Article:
Hope to see you all on the dance floor!

Friday, June 7, 2019

So You Think You Can't Dance...

I can’t tell you how times I’ve heard this from folks who find out I teach folk dance: I can’t dance. I’m really bad at dancing. I’m left-footed. I have no sense of rhythm. My (fill in the blank: wife, partner, friend, PE teacher, mother…) refuses to dance with me.

I beg to differ. I fully believe everyone can dance. I fully believe that everyone can bring joy and fun into their lives through dancing.

How?

Well, the first thing you have to do is stop telling yourself you can’t dance. The words you say, whether out loud or just in your head, are powerful. Telling yourself you can’t dance is the primary thing that’s keeping you from dancing.

Next, find a dance class that is warm, welcoming, and open to newcomers and beginners. And look for a teacher who works actively to integrate newcomers and beginners into the class.

Note that, in my experience, 75% of adults can’t tell their right foot from their left – so you’re in good company. Here’s the trick: when you are in a dance circle facing in standard line of direction (counter-clockwise for the most part, except for those pesky French and Croatians who go the other way), your right foot will be on the outside (and your left foot on the inside).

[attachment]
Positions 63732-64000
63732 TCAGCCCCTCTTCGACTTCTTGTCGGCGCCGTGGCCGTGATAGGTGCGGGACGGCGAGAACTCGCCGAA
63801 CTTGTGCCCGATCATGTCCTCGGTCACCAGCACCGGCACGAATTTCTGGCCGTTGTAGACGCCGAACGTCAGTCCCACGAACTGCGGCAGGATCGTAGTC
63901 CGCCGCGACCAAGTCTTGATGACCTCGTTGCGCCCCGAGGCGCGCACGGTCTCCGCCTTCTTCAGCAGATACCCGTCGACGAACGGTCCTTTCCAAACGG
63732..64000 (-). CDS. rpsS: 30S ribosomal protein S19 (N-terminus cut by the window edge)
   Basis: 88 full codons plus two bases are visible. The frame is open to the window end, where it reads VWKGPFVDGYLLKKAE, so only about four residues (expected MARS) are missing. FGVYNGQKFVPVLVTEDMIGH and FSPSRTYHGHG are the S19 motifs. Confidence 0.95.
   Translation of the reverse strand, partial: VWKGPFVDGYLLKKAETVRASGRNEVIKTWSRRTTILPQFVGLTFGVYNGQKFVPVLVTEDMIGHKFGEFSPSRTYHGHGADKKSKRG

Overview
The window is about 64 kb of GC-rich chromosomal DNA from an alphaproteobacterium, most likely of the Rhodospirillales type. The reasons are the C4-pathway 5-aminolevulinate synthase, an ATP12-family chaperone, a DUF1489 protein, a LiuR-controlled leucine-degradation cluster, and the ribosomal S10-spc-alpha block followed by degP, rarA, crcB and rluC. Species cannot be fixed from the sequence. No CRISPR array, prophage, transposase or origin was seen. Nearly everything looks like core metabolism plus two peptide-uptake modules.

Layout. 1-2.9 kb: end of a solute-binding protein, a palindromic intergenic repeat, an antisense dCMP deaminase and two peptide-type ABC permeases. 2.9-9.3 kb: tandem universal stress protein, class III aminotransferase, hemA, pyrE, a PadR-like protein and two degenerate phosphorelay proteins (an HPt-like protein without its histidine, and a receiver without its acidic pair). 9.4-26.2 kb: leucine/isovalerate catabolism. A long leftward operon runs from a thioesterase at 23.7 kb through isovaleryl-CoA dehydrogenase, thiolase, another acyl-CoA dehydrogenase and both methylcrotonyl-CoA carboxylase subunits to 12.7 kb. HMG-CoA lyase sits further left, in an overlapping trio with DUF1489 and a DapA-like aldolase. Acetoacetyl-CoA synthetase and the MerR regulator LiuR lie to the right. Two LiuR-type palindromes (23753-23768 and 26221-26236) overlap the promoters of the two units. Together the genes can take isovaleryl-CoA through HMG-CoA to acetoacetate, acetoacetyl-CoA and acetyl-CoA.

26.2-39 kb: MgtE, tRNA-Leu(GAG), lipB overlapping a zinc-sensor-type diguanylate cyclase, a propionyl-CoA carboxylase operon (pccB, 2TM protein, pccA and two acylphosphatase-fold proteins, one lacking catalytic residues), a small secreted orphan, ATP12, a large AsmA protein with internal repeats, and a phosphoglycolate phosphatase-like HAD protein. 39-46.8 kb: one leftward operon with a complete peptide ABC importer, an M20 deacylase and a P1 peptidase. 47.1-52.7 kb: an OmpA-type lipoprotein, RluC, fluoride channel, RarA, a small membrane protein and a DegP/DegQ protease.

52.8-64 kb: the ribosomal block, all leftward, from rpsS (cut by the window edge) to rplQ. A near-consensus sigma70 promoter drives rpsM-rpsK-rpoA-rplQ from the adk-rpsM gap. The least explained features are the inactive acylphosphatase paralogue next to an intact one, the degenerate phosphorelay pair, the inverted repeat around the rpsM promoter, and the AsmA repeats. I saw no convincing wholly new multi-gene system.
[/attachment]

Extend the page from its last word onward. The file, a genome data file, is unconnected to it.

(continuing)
Then you need to relax. Relax your shoulders and your arms and your knees. Try to feel the rhythm through the hands you are holding. Listen to the music.
Note that there is no rule of dance etiquette that you’re supposed to go the end of the line. In fact, it’s much better for you to find two friendly experienced dancers and stand between them - because one of the very best ways to learn is by letting your fellow dancers help you. And know that different people learn at different paces; some will learn a dance immediately; others will need more time to figure it out.

Every single one of us, beginners to experienced dancers (including me!), makes mistakes – it’s not a sin in folk dancing. No need to feel embarrassed: just laugh, shrug it off, never say oops, and keep moving with the dance circle and the musical beat.

So go out, start dancing, and join in the fun – I promise it will make you a better, happier person.

Monday, April 8, 2019

Staro Vino Rocked the House!

We partied in Petaluma on April 6, dancing to old and new recorded favorites followed by fabulous live Balkan music by Staro Vino!


Peter Bonos on Trumpet, Greg Jenkins on clarinet, Andrew Cohen on accordion, and Mark Jenkins on percussion



Eve O'Rouke leading a Thracian Racenica:


Steve Ayala leading a Pravo: